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Developing Tools to Assess Cost-Effective Equitable & Environmentally Sustainable Food Systems

The Sustainable Food Trust in collaboration with Cornell University College of Agriculture and Life Sciences

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A graduate student team from Cornell University’s College of Agriculture and Life Sciences is exploring approaches needed to ensure food producers are financially accountable for any negative impacts of their production systems on the environment, public health and social equity including gender, and appropriately awarded for equivalent beneficial outcomes for the Sustainable Food Trust (SFT). SFT is a non-profit organization that works to accelerate the transition to more sustainable food and farming systems that nourish the health of both people and planet.


Globally our ecological system is failing.  Rampant waste of our natural resources, irresponsible farming practices, skewed economic parity, coupled with lack of gender equity, along with the agro sector's unprofitability, is jeopardizing our ability to provide society with healthy food and high-quality agricultural products. 


Sustainable agricultural practices work towards achieving a thriving ecosystem, productive economy and socio-economic parity. Each player within this value chain, from farmers to food processing companies, distributors, retailers and consumers can add value and do their part in building a viable future for all.

Deliverables & Impact

Cornell University’s College of Agriculture and Life Sciences team is revising a sustainable agriculture tool to include gender-based and race outcomes to its current framework and to test this tool in farms in the United States. Proven successful, the tool will be modified to be tested in Malawi with Malawian farming households. The tool and its results will then be used to further inform Sustainable Food Trust activities working to develop national and international policies to support more equitable and sustainable food systems and farming practices expected to benefit thousands of farmers in its countries of implementation.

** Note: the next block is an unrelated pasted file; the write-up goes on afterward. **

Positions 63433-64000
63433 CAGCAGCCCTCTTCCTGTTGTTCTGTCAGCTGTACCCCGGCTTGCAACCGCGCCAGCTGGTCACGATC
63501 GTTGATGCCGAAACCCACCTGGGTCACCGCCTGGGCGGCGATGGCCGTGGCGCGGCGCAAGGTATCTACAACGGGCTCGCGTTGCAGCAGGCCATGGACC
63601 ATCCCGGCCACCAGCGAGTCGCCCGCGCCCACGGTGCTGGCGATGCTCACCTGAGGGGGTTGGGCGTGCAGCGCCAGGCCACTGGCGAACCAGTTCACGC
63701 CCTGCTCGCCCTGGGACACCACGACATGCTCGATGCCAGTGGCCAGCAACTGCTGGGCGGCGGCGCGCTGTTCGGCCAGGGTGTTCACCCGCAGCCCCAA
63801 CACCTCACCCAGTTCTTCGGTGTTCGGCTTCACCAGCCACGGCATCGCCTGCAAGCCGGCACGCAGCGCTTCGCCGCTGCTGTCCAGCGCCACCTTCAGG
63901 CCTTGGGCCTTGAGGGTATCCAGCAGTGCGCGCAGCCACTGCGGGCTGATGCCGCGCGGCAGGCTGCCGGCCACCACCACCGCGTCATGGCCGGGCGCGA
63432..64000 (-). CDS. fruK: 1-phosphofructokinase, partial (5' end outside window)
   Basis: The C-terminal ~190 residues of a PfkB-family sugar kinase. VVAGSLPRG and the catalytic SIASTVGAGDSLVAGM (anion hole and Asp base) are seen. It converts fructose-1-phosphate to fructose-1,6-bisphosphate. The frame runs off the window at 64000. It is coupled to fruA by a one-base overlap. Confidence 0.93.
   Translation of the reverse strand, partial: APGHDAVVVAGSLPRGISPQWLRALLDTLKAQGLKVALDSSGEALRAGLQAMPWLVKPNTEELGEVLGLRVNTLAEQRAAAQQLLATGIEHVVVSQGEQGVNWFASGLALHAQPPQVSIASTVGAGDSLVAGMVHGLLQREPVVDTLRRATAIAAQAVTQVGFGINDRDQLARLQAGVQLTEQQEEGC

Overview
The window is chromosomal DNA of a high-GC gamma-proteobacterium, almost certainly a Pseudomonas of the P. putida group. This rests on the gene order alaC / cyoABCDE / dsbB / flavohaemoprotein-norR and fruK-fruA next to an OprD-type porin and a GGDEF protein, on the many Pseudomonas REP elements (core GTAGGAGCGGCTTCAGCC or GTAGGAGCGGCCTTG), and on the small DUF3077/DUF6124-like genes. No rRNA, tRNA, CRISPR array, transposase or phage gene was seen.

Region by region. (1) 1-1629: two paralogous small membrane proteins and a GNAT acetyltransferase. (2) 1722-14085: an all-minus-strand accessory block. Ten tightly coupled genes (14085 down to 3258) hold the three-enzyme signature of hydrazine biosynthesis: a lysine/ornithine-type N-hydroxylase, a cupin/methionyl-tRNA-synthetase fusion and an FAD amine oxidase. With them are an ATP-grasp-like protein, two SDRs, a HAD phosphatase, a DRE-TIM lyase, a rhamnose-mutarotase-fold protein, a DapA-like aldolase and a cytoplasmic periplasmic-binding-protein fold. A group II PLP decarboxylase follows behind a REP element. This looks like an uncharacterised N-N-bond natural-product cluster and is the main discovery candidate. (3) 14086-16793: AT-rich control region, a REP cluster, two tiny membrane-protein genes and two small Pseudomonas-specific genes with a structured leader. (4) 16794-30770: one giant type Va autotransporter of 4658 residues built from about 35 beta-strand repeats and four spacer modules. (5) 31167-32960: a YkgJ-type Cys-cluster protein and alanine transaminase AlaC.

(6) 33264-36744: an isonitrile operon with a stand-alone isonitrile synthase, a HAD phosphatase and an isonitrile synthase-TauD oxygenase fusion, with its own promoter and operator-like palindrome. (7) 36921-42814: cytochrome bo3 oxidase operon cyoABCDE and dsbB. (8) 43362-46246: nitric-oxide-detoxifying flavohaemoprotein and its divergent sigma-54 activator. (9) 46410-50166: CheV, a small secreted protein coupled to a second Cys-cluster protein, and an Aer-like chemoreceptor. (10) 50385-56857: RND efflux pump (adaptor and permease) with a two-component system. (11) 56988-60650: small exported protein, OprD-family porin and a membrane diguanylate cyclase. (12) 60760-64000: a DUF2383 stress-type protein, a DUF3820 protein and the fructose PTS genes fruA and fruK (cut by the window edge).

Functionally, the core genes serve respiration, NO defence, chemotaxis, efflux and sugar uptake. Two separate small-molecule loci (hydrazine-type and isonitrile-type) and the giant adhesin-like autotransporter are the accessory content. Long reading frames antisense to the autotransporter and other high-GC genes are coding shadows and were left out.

• The project increased awareness of the issues of gender and racial identity at farm level among farmers, hired managers and farm workers on farms in the US and in Canada.

  • Viewed by hundreds of the world’s best gender and agriculture researchers, the report was presented at the CGIAR and Wageningen University Cultivating Equality conference on the intersection between gender and agriculture research. 

  • The results from the research have been taken on board by the Global Farm Metric (GFM) scientific team and will be used as part of the scientific review process to bring academic rigor to the GFM Framework. Approximately 50-100 academics from around the world will be involved in the review process of online surveys and possibly also face to face workshops to review the results from the review process.

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Accounting for racism and sexism on the farm

In collaboration with the Sustainable Food Trust and supported by Women Forward International, a group of Cornell University researchers have set out investigating how farms may account for the true costs of racial and gender inequity within the farm gate.

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